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14, Waterloo Street, Chorley

14, Waterloo Street, Chorley

Michael Jordan was born in Chorley in December 1890 and was the eighth child of Thomas and Ann Jordan who had married by Registrar in 1871. His siblings were;

  • James Jordan (b. 1872)
  • Patrick Jordan (b. c1875)
  • Mary Jordan (b. c 1877)
  • Annie Jordan (b. c1881)
  • Nellie/Ellen Jordan (b. c1883)
  • Thomas Jordan (b. c1886)
  • Bridget Jordan (b. c1889)
  • Michael Jordan
  • Joseph Jordan (b. c1894)

At the time of the 1891 census the family were living at 14 Waterloo Street in Chorley and this house would remain their family home until at least March 1916 when Michael enlisted. His father, Thomas, was employed as a fireman in possibly the same cotton mill that Michael had worked in as a piecer pre-war.

Michael enlisted in the Territorial Force at Chorley on 29th February 1916 and joined the 3/4th (Territorial) Battalion of the Loyal North Lancashire Regiment with the number 5344 (which was changed to 202393 when the TF were renumbered in 1917). At his enlistment medical the surgeon described Michael as standing 5ft 5.5in tall and weighing 124lbs with a 55in chest. It was also noted that Michael had numerous scars over his left shoulder blade which would be useful if having to identify him should the worst happen.

His enlistment papers show that Michael was single and was still living in his father’s house at 14 Waterloo Street in Chorley. He was 26 years 2 months old.

In France on 19th July 1917 he sustained a non-penetrating gunshot wound to his chest and a perforating wound to his left arm and upper-third. His injuries, classed as severe, resulted in him being returned to the UK and placed under the care of Section 1, Southern General Hospital in Edgbaston.

A medical board convened on 29th November 1917 and reported the following findings: ‘motor power impaired, grip weak. Flexion at elbow weak, flexion of index finger and thumb impaired and movement at shoulder impaired’.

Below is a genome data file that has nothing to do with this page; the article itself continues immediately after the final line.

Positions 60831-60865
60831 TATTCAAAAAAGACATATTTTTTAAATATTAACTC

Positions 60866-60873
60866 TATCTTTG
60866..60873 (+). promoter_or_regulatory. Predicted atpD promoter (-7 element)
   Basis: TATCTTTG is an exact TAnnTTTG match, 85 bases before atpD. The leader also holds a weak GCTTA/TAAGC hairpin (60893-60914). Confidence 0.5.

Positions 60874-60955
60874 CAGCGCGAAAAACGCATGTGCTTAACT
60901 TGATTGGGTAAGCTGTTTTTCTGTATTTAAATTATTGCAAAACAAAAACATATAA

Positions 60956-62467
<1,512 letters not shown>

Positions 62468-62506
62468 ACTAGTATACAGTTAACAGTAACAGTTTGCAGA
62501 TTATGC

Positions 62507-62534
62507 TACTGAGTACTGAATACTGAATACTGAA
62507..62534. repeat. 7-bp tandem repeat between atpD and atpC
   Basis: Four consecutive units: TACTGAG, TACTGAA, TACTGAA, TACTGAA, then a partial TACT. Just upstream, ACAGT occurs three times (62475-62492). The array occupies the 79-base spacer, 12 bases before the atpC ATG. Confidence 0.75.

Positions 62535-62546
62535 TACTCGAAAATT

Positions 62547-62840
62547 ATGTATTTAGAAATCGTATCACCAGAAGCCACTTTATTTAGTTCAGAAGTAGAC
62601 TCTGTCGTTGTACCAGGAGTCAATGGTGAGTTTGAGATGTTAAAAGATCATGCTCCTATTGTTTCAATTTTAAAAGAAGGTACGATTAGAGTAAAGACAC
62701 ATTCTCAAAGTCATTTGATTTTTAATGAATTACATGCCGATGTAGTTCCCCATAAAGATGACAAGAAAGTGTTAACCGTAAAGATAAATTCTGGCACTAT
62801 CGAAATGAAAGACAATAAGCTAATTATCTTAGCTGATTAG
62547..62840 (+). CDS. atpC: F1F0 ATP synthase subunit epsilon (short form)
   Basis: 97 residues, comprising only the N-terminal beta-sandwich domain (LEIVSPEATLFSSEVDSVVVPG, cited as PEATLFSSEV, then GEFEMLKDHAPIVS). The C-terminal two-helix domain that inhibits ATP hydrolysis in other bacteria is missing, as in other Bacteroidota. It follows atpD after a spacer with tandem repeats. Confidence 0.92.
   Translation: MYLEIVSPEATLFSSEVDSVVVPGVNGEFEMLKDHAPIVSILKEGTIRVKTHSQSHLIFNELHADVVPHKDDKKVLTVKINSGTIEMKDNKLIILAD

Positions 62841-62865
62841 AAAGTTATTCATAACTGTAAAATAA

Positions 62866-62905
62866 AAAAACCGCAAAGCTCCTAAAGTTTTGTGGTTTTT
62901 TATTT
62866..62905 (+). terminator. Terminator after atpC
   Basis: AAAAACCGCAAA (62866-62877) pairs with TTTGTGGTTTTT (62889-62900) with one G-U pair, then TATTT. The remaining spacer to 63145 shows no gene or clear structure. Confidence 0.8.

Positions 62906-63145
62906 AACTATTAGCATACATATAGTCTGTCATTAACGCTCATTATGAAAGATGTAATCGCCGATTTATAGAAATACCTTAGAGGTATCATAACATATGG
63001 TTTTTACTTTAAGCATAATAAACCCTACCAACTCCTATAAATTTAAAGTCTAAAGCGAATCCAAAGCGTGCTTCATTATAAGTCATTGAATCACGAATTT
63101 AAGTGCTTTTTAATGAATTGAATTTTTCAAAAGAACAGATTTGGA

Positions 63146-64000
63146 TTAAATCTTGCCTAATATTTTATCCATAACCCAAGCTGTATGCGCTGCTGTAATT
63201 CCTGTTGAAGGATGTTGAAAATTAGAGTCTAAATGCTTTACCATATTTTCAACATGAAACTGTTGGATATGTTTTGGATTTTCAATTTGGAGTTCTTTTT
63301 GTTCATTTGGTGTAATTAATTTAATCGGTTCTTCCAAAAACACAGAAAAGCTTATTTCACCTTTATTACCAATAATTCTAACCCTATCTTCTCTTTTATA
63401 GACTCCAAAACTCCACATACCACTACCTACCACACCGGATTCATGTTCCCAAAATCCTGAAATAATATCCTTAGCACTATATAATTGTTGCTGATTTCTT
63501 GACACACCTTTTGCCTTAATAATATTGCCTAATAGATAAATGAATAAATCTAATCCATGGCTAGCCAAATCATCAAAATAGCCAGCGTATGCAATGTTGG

Michael Jordan was discharged with an assessed 80% disability on 20th December 1917. He was issued Silver War Badge number 292941 and was also given the King’s Certificate stating he had ‘served with honour and was disabled’ which is shown below. He would later receive the Allied Victory Medal and British War Medal in recognition of his overseas service.

jordan-kings certificate

For the next few years he would be called forward to attend medical boards which would report the latest with his condition and assess to what degree he was now disabled.

PRESTON. 24-5-18. Scar on chest running down inner surface of left arm prevents arm being raised above head. Muscles left hand wasted. Grasp 1/3rd. Cannot quite straighten fingers. 50%

PRESTON. 13-5-19. Unable to raise arm above right angle, fingers slightly flexed. Wasting of thenar and hypothenar eminence, forearm and upper arm 1/2 wasting. Deltoid slightly wasted. Grip about 20%. 30%

PRESTON. 20-5-19. Condition as above except grip reduced to 50% and can now raise arm to within 30 degrees of normal. 30%

PRESTON. 5-21. Scars as before. Elevation of left arm reduced 10% and drags on axillary scar. Slight wasting thenar eminence. Grip dim 20%. 1/2 wasting forearm. 20%

PRESTON. 8-5-22. Scars as before. Slight reduction of elevation owing to dragging on scar. Elbow joint and 5th finger cannot be completely extended. 3/4 in wasting left forearm. Grip reduced 20%. Sensation N. <25%

PRESTON. 25-5-22. GSW Chest and left arm are 6-14%.

Additional Information

Michael’s two older brothers both enlisted in November 1914 and died within a day of each other in July 1916 but on two different continents.

james jordan

Sgt Drum Major James Jordan – thanks to Adam Cree

His eldest brother, James Jordan served as a Sergeant Drum Major with the 9th Battalion Loyal North Lancs and was killed in action on the Somme at Albert on 7th July 1916. He had previous served with the Volunteers during the war in South Africa and then in Territorials from 1908. His sacrifice is recalled at the THIEPVAL MEMORIAL and he is recorded in the Chorley Memorial Album in Astley Hall on page CMB/I/82b. He had worked at Avenue Mill and attended St George’s Church, Chorley.

Patrick Jordan served with the  2nd (Garrison) Battalion of the Cheshire Regiment (No. 32096) and died of small pox in Cairo on 6th July 1916*. Patrick was buried in the Cairo War Memorial Cemetery.

*SDGW incorrectly records Patrick’s year of death as 1918.

Paul McCormick
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One Response to 202393 PTE. M. JORDAN. L.N.LAN.R.

  1. Bernie Jordan says:

    Patrick Jordan was my grand father, he also had a large family my father Gerard Being the youngest. My uncle Thomas (Patrick’s son)also died on the western front in 1918

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